Lying on the latest glacial till in eastern Minnesota are found different varieties of eolian deposits, such as lag gravels, dune sands, and loess. The last named material lies on the higher lands, which are usually the thicker morainic accumulations, and is rarely more than from a few inches to one or two feet in thickness. On the other hand, considerable formations of dune sands and associated lag gravels lie on the leeward side of the streams.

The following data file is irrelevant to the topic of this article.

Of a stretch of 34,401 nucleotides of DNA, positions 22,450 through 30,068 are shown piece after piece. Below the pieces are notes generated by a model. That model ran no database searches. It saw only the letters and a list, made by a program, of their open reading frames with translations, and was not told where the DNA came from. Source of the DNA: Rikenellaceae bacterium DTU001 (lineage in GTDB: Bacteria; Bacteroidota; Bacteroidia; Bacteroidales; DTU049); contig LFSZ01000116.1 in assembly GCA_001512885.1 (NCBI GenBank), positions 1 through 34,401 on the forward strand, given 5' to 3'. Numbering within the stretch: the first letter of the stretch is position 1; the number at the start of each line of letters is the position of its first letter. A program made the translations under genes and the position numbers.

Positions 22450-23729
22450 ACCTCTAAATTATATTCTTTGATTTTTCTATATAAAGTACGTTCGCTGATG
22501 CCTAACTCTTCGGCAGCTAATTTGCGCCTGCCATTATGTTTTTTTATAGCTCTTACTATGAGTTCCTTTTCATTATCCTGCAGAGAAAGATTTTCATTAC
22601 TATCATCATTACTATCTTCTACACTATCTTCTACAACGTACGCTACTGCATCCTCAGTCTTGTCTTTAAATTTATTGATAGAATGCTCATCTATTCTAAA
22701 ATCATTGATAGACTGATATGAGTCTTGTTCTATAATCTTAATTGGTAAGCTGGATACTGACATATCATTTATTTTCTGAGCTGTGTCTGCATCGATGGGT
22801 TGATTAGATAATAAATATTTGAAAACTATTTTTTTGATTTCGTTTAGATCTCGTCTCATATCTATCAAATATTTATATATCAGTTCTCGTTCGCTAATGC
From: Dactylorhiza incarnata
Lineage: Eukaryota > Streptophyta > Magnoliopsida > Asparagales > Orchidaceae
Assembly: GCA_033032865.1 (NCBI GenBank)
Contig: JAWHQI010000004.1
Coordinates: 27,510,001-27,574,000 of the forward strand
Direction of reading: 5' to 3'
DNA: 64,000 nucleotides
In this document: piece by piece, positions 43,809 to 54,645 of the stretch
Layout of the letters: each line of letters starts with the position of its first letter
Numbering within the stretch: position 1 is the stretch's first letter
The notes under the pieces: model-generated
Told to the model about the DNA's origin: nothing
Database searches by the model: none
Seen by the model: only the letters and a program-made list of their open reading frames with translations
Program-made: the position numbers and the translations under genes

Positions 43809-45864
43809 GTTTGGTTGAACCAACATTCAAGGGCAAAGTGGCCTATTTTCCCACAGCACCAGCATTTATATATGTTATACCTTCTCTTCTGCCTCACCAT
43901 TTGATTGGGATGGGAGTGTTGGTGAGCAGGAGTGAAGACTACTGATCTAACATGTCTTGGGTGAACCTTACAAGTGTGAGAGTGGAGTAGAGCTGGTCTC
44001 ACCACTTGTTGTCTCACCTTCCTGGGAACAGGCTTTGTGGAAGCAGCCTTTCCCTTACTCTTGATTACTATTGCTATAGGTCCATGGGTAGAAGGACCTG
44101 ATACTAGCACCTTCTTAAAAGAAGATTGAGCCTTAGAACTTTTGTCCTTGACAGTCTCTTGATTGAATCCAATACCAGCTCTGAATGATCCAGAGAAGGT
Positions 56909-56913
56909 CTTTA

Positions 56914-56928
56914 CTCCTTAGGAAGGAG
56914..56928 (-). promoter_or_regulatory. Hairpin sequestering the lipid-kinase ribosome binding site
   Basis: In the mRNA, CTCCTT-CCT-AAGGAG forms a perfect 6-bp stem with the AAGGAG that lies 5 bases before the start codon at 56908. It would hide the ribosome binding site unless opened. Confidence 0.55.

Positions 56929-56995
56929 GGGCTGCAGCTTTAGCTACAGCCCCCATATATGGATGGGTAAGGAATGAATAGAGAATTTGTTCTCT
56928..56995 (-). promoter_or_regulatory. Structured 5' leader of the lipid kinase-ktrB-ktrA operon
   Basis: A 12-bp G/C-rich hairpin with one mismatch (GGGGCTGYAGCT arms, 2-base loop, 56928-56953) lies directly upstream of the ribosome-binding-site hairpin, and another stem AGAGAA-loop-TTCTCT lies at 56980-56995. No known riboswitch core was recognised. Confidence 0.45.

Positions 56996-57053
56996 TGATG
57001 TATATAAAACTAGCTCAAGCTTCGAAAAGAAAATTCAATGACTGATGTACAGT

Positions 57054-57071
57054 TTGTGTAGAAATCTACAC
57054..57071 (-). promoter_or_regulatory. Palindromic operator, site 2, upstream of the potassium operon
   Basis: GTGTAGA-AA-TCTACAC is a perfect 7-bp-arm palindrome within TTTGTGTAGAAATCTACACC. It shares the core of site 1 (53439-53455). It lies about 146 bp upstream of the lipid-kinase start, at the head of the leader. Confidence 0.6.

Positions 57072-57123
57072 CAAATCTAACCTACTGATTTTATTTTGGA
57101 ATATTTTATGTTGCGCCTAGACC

These deposits are frequent not only in eastern Minnesota but in the bordering districts of adjacent states. Inasmuch as no descriptions are seen of such accumulations, the inference is that they have been regarded by the many glacialists who have worked in this region as glacial in origin and therefore described as modified drift; that is, as a water deposit rather than dune sands of eolian . . .